“My career choice was to be a mother and I think all of us need to know we need to respect choices that women make,” Mrs. Romney said on Fox News. “Other women make choices to have a career and raise a family, which I think Hilary Rosen has actually done herself. I respect that, that’s wonderful. But there are other people that have a choice, and we have to respect women and all those choices that they make.”

Conservatives contended that the furor exposed liberal Democrats’ dismissive attitudes about stay-at-home mothers, reminiscent of Hillary Rodham Clinton’s comment during the 1992 presidential race that instead of choosing a career, “I suppose I could have stayed home and baked cookies and had teas.” They also cited a remark by Teresa Heinz Kerry, the wife of Democratic nominee Sen. John Kerry, during the 2004 campaign that she didn’t know if first lady Laura Bush ever had “a real job.” Mrs. Bush had worked as a teacher and a librarian.

The White House tried mightily to keep Mr. Obama out of the dispute. Presidential spokesman Jay Carney even said he could not verify reports that Ms. Rosen has visited the Obama White House 35 times, saying that three different women named Hilary Rosen have been known to visit the executive mansion.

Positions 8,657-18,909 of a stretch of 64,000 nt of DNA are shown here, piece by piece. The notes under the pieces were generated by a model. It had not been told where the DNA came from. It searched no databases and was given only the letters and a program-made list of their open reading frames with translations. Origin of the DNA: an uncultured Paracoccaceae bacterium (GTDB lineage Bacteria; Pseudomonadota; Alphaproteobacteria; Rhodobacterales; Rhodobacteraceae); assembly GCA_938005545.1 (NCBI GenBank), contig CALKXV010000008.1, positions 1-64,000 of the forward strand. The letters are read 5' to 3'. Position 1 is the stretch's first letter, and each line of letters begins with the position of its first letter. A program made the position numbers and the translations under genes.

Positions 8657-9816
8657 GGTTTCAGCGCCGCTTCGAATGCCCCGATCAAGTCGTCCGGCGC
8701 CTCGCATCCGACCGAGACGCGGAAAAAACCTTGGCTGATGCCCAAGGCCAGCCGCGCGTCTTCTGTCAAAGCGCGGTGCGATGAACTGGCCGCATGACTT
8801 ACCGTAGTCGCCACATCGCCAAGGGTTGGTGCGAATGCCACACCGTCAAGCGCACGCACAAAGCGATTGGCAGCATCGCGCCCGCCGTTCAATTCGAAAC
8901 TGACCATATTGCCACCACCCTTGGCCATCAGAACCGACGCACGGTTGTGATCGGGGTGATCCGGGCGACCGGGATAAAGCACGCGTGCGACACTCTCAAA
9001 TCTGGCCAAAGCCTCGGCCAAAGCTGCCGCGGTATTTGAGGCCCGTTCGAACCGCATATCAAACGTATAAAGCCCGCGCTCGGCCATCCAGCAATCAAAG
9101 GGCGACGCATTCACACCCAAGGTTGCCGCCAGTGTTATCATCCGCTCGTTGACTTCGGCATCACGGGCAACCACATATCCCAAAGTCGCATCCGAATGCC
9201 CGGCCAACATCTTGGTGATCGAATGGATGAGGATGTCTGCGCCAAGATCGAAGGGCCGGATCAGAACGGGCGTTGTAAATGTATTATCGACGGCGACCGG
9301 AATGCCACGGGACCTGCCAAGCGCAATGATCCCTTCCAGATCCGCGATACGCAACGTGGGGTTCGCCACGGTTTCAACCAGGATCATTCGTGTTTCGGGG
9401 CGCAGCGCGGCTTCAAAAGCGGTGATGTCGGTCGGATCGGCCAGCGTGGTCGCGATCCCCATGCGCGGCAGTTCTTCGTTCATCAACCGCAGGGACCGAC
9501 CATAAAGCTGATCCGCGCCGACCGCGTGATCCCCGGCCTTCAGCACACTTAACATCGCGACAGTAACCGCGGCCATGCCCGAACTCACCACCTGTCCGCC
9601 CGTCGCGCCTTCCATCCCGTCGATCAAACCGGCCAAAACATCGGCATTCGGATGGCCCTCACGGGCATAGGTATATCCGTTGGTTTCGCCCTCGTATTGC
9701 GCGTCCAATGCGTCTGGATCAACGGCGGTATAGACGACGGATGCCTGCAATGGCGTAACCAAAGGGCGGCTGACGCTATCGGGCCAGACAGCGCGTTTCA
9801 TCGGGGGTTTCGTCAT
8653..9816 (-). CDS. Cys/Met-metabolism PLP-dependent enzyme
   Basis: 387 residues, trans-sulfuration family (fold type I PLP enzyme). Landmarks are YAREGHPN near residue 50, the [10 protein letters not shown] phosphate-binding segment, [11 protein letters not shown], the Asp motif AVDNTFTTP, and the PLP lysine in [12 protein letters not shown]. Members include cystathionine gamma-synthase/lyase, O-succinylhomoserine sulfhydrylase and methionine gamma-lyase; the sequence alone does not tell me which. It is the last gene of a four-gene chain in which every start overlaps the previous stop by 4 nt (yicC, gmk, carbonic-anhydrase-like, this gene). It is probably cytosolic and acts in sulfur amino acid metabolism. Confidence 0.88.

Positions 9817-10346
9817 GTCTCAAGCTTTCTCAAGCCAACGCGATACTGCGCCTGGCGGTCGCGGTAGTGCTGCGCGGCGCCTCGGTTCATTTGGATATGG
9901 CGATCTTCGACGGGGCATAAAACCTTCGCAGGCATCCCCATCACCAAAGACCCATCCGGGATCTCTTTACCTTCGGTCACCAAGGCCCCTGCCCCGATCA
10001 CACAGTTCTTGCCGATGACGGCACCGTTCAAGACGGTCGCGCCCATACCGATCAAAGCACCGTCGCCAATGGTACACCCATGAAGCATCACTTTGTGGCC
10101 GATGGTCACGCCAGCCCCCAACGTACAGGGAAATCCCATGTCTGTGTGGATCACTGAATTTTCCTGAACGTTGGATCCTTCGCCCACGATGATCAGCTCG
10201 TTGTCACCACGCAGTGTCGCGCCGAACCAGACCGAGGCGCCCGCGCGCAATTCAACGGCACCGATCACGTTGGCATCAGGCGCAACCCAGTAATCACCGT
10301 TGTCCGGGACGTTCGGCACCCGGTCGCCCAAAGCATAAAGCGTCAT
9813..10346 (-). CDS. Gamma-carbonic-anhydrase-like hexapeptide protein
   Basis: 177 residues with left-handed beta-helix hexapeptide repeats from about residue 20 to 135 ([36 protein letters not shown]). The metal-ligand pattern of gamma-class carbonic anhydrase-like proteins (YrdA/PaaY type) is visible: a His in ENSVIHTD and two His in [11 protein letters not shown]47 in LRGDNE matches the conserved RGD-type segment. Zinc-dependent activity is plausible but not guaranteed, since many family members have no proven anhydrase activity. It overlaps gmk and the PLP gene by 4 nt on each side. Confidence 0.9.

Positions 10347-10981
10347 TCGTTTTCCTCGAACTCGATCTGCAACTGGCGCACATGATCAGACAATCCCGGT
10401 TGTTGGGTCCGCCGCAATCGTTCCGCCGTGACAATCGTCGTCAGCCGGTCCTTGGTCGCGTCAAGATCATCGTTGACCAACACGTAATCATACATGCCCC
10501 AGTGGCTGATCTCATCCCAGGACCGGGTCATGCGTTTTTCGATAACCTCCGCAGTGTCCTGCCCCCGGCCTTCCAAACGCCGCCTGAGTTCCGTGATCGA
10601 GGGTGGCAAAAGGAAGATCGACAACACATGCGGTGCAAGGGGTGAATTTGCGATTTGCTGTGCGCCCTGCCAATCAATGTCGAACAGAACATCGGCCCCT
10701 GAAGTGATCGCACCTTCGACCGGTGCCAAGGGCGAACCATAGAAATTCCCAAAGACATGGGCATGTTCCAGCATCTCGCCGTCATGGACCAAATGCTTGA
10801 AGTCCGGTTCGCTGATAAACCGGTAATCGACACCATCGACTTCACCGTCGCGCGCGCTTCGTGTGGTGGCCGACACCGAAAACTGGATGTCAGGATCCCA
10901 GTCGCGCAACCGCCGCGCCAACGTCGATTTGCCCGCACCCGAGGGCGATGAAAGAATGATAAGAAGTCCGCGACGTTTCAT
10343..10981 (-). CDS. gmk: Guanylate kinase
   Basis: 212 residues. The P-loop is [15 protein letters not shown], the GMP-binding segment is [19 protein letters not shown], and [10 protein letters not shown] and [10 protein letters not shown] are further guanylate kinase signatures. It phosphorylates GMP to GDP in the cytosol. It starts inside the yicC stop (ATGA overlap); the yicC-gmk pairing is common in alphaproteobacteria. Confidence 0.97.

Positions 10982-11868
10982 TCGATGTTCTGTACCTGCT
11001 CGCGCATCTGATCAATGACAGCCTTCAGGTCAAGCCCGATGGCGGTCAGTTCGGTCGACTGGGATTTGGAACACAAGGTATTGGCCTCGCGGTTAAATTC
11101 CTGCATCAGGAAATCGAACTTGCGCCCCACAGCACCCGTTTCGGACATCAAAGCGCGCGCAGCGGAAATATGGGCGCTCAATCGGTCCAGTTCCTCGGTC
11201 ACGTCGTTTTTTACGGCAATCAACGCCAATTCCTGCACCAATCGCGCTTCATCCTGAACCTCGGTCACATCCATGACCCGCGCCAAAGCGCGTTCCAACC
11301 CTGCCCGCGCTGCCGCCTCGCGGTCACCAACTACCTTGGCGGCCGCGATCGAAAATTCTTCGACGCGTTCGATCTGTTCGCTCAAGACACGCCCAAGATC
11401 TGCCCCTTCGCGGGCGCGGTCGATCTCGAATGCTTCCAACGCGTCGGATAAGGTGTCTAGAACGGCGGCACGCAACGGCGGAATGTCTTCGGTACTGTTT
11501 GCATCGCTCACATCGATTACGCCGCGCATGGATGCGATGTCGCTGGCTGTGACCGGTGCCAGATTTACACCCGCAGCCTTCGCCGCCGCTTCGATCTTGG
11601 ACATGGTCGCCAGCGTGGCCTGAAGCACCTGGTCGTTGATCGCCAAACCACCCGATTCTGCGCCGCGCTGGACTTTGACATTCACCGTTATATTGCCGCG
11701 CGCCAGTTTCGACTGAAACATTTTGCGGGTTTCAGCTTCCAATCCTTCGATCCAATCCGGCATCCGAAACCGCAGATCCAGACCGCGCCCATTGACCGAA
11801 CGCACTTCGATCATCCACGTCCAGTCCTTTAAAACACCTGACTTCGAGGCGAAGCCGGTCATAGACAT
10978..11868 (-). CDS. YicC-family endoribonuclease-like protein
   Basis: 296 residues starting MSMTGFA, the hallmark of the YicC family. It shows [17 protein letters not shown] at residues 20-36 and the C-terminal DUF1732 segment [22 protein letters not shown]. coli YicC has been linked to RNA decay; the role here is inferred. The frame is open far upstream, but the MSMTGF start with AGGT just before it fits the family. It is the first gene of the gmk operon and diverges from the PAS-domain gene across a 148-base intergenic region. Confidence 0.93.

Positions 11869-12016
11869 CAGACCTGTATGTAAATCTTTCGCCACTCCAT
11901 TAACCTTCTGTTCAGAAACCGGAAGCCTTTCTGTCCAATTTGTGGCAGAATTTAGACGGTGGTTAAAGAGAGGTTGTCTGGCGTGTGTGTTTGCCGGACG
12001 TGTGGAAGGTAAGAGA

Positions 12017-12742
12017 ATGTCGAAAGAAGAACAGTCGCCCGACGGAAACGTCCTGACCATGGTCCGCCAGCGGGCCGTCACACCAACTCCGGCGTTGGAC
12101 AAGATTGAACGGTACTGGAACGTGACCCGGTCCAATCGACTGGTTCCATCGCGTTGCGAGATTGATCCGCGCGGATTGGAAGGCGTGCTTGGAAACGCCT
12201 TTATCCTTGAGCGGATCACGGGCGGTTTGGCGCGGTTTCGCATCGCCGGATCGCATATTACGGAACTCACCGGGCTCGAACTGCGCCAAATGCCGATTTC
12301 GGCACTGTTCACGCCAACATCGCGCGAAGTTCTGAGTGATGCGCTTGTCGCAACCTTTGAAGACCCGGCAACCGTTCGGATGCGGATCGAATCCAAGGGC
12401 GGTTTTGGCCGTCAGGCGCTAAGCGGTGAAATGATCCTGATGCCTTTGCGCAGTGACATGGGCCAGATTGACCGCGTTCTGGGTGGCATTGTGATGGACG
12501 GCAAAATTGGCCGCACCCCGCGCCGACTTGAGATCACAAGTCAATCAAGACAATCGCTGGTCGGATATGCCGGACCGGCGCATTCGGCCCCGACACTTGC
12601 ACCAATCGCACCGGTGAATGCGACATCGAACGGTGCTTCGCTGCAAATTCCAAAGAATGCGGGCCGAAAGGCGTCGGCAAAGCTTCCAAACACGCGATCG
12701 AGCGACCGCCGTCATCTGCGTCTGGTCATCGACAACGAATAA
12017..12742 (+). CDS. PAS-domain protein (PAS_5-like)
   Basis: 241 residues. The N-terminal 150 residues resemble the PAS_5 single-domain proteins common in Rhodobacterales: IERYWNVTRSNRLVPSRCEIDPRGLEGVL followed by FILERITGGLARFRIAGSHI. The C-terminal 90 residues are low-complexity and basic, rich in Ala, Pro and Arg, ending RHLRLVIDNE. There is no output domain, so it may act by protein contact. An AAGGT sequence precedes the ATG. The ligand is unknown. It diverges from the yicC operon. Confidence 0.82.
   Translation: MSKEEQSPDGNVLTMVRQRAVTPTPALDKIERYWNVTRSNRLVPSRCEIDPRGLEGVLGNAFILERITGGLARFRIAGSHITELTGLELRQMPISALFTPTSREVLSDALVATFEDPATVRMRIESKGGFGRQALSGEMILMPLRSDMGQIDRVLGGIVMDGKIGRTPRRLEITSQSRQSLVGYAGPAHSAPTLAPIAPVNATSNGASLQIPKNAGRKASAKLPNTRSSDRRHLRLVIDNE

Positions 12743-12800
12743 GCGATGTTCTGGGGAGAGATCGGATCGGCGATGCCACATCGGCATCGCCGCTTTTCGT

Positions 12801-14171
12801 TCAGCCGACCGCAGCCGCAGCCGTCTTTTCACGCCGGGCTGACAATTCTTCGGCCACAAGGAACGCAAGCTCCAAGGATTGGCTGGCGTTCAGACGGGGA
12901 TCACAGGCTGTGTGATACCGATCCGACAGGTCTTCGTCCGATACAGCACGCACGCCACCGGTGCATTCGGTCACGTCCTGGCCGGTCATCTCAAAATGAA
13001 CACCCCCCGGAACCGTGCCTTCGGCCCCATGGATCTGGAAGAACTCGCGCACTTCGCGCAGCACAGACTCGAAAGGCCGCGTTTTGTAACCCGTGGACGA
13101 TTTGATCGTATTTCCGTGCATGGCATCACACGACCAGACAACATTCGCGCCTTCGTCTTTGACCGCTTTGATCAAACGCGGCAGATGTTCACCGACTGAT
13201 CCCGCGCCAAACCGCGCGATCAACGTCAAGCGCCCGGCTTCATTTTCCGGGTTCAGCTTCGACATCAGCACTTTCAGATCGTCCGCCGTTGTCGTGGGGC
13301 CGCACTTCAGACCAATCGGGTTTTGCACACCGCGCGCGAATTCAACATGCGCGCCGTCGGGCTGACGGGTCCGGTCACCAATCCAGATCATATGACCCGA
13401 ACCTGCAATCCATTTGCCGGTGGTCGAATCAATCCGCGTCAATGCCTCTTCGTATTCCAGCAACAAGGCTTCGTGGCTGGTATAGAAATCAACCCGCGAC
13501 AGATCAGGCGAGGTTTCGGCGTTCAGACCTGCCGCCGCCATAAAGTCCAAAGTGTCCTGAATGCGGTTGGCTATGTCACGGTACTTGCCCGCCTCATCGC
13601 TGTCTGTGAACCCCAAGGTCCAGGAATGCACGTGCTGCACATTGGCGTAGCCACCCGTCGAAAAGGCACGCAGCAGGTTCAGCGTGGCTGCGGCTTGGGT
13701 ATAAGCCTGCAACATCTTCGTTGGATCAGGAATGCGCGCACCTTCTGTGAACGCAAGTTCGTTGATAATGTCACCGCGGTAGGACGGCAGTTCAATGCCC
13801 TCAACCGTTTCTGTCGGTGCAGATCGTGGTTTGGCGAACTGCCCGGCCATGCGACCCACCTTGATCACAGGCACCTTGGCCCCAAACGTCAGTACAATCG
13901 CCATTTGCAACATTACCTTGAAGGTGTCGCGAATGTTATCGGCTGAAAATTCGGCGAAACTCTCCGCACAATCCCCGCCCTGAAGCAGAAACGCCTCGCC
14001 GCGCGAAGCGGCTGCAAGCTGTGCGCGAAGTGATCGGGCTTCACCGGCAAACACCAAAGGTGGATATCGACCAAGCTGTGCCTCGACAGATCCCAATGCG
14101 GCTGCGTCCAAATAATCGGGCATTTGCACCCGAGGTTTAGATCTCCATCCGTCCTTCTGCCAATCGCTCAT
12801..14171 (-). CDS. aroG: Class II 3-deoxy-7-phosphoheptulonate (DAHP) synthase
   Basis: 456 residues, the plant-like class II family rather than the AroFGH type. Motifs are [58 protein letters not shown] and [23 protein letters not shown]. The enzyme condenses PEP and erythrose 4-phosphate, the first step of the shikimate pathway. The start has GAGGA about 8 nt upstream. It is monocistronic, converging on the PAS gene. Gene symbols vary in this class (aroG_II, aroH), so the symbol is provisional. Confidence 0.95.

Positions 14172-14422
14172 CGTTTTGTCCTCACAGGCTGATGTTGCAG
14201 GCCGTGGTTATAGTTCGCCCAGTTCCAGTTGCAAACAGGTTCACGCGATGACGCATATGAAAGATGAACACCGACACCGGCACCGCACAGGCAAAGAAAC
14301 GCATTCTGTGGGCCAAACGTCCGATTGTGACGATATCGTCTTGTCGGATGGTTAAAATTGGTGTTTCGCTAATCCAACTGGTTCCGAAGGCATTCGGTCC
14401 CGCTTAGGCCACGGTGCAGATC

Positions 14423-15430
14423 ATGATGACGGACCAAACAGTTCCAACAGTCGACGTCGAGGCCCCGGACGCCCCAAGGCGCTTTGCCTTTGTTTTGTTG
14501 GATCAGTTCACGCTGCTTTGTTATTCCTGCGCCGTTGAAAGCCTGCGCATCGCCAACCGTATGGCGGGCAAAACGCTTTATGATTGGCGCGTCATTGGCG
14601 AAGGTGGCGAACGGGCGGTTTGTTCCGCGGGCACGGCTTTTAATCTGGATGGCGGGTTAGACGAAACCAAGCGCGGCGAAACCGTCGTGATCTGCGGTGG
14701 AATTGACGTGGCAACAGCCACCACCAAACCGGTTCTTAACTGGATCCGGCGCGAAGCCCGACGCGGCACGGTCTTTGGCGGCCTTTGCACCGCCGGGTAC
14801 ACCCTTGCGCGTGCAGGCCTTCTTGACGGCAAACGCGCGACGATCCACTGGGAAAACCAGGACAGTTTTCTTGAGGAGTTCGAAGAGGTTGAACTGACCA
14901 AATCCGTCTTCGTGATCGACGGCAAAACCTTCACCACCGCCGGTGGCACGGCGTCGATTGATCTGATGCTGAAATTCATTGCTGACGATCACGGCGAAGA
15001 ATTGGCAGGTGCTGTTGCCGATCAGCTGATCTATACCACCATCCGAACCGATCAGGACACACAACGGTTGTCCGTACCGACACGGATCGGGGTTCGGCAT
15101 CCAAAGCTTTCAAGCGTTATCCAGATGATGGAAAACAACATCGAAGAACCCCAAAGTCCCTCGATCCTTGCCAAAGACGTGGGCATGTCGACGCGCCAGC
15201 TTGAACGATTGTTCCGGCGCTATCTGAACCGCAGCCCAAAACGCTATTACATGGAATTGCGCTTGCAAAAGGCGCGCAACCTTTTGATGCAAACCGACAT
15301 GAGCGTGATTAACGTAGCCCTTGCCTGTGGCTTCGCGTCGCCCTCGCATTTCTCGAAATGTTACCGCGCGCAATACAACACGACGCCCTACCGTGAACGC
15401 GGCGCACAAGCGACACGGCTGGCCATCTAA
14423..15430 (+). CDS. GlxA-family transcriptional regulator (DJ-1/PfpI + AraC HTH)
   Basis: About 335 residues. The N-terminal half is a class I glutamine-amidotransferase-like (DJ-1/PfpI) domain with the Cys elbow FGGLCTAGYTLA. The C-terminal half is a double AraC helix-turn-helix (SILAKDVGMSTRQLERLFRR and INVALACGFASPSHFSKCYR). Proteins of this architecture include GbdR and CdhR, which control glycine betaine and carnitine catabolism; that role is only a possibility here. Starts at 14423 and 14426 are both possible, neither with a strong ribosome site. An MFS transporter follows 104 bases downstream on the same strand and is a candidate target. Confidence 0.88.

When the controversy had raged for nearly 24 hours on the airwaves, Ms. Rosen finally offered an apology to Mrs. Romney after resisting several earlier opportunities to do so.

“I apologize to Ann Romney and anyone else who was offended,” Ms. Rosen said in a statement. “Let’s declare peace in this phony war and go back to focus on the substance.”

Whether the exchange will fade from the campaign debate, both the Obama and Romney camps were trying to expand the episode into a larger statement about which side should receive more support from female voters in the fall election. Mr. Obama won the women’s vote by about 12 percentage points in 2008 over Sen. John McCain of Arizona.

The GOP achieved parity with Democratic candidates among female voters in the 2010 midterm elections. But some recent polls show Mr. Obama leading Mr. Romney by about 20 points among women this year.

Mr. Carney said the president’s jobs bill would provide states with money to rehire 400,000 teachers, most of whom are women.

“Republicans overwhelmingly opposed that provision,” Mr. Carney said.

He added that the GOP budget approved by the House would cut early childhood education programs and result in 700,000 women and children being cut from the nutrition program known as Women, Infants and Children (WIC).

But Ms. Lummis said the unemployment rate for women during Mr. Obama’s presidency has risen from 7 percent in January 2009 to 8.1 percent in March 2012, and Mr. Romney himself has pointed to government jobless numbers that suggest that more than 90 percent of the job losses since Mr. Obama was sworn in were suffered by women.

Said Rep. Cathy McMorris Rodgers, Washington Republican, “Since President Obama and the Democrats can’t run on the record, which includes the longest streak of high unemployment since the Great Depression, a record increase in the national debt, and near-record gas prices they’re working desperately to change the subject. And that’s why they’ve created this whole ‘war on women’ campaign. It’s really designed to distract women from the real issues.”